The rice growing district in northwestern Italy, where paddies were traditionally flooded throughout spring, was interested by a general decrease of standing water presence caused by the adoption of dry seeding crop practices, with consequences for water management and for the ecology of breeding waterbirds. This communication analyses changes in flooding dynamics in the last four years, estimating them from MODIS data and comparing results with previous knowledge of the same study area. Results highlighted an intensification of the phenomenon in the north-western regions (–3.3 ± 0.6% per year in the period 2013–2021) and the almost complete loss of flooded surfaces east to the Ticino river (reaching in 2021 5% of the flooded extension estimated in 2000). Such findings highlight the importance of monitoring this phenomenon – considered by other authors as the biggest anthropogenic change in surface water of all Europe since 2000 – in near real time from remotely sensed data to monitor dynamics and support sustainable management of water usage at the district level.
Electron-hole asymmetry is a fundamental property in solids that can determine the nature of quantum phase transitions and the regime of operation for devices. The observation of electron-hole asymmetry in graphene and recently in twisted graphene and moiré heterostructures has spurred interest into whether it stems from single-particle effects or from correlations, which are core to the emergence of intriguing phases in moiré systems. Here, we report an effective way to access electron-hole asymmetry in 2D materials by directly measuring the quasiparticle self-energy in graphene/Boron Nitride field-effect devices. As the chemical potential moves from the hole to the electron-doped side, we see an increased strength of electronic correlations manifested by an increase in the band velocity and inverse quasiparticle lifetime. These results suggest that electronic correlations intrinsically drive the electron-hole asymmetry in graphene and by leveraging this asymmetry can provide alternative avenues to generate exotic phases in twisted moiré heterostructures.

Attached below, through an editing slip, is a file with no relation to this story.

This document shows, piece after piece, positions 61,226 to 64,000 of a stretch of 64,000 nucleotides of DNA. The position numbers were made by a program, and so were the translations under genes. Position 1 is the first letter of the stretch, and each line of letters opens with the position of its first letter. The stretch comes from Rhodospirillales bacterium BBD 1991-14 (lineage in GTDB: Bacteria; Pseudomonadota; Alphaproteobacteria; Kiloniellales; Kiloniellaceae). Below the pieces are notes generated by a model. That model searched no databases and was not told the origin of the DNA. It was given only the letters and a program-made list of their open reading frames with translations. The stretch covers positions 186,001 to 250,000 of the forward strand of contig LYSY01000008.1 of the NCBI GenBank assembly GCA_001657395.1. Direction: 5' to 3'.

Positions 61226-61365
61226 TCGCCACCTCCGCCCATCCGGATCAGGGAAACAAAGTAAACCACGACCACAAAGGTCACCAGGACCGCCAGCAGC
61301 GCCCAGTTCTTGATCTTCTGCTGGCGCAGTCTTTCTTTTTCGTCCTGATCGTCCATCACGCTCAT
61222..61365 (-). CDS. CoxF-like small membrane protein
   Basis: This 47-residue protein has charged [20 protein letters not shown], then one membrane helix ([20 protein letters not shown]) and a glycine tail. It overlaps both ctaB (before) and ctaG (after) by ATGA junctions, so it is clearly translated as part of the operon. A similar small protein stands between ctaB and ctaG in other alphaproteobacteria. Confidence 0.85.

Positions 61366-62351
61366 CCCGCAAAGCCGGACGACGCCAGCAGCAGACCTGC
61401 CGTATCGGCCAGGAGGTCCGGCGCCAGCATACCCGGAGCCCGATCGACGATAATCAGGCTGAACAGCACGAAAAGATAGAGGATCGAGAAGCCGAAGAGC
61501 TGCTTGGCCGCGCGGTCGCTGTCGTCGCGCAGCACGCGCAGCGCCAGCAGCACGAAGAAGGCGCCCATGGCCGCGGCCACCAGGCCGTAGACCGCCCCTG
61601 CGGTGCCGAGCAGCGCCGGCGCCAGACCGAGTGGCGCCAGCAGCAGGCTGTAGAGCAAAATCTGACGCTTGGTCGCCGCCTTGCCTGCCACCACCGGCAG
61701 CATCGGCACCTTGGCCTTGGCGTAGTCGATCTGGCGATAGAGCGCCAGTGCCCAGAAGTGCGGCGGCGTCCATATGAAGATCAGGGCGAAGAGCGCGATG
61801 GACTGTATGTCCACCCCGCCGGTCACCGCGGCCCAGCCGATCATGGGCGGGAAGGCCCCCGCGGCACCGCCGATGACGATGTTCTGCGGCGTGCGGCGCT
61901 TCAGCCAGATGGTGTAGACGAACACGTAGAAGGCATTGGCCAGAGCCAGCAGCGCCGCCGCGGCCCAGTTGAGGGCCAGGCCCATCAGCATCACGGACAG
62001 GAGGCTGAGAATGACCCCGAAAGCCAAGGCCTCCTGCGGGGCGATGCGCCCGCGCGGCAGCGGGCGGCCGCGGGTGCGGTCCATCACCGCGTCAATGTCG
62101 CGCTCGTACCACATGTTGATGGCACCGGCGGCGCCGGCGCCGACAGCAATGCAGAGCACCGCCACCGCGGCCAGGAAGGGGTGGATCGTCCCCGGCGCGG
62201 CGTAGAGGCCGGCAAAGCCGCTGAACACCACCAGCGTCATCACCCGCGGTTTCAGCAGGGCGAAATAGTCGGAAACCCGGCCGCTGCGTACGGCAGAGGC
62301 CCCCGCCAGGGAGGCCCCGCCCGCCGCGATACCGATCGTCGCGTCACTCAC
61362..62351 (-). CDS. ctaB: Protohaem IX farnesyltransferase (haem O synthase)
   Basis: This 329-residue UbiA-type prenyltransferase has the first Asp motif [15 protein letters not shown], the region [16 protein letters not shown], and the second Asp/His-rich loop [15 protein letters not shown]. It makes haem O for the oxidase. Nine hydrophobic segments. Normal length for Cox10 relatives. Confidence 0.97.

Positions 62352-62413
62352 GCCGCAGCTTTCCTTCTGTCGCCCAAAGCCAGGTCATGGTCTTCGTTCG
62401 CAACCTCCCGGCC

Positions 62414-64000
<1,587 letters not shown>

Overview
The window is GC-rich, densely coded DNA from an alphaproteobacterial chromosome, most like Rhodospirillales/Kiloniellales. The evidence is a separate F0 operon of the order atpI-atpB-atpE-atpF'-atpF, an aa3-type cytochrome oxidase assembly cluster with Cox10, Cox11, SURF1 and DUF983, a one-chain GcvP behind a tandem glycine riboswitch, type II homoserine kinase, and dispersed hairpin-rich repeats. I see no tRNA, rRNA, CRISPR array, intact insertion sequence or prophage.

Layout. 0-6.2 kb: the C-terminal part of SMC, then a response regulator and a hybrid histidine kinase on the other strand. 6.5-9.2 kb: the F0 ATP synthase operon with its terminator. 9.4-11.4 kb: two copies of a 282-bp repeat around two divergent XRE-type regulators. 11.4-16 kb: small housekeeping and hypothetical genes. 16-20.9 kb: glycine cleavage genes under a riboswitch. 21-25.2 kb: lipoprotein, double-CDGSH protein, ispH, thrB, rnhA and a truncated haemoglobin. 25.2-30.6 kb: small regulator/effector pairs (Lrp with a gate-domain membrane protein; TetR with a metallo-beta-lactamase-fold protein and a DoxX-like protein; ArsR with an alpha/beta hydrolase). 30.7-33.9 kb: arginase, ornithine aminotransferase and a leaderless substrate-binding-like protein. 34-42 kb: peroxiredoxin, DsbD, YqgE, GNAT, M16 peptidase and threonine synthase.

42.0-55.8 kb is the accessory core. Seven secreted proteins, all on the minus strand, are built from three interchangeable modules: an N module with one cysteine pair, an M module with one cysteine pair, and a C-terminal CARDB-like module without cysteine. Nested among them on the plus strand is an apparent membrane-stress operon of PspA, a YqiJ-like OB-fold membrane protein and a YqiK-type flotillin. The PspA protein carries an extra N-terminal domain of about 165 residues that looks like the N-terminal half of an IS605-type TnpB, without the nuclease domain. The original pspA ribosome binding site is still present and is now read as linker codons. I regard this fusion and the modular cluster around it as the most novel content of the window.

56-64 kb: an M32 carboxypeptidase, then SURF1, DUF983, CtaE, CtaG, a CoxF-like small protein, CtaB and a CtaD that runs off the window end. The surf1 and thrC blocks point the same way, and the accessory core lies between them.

Background Beckwith–Wiedemann syndrome (BWS) and Pseudohypoparathyroidism type 1B (PHP1B) are imprinting disorders (ID) caused by deregulation of the imprinted gene clusters located at 11p15.5 and 20q13.32, respectively. In both of these diseases a subset of the patients is affected by multi-locus imprinting disturbances (MLID). In several families, MLID is associated with damaging variants of maternal-effect genes encoding protein components of the subcortical maternal complex (SCMC). However, frequency, penetrance and recurrence risks of these variants are still undefined. In this study, we screened two cohorts of BWS patients and one cohort of PHP1B patients for the presence of MLID, and analysed the positive cases for the presence of maternal variants in the SCMC genes by whole exome-sequencing and in silico functional studies. Results We identified 10 new cases of MLID associated with the clinical features of either BWS or PHP1B, in which segregate 13 maternal putatively damaging missense variants of the SCMC genes. The affected genes also included KHDC3L that has not been associated with MLID to date. Moreover, we highlight the possible relevance of relatively common variants in the aetiology of MLID. Conclusion Our data further add to the list of the SCMC components and maternal variants that are involved in MLID, as well as of the associated clinical phenotypes. Also, we propose that in addition to rare variants, common variants may play a role in the aetiology of MLID and imprinting disorders by exerting an additive effect in combination with rarer putatively damaging variants. These findings provide useful information for the molecular diagnosis and recurrence risk evaluation of MLID-associated IDs in genetic counselling.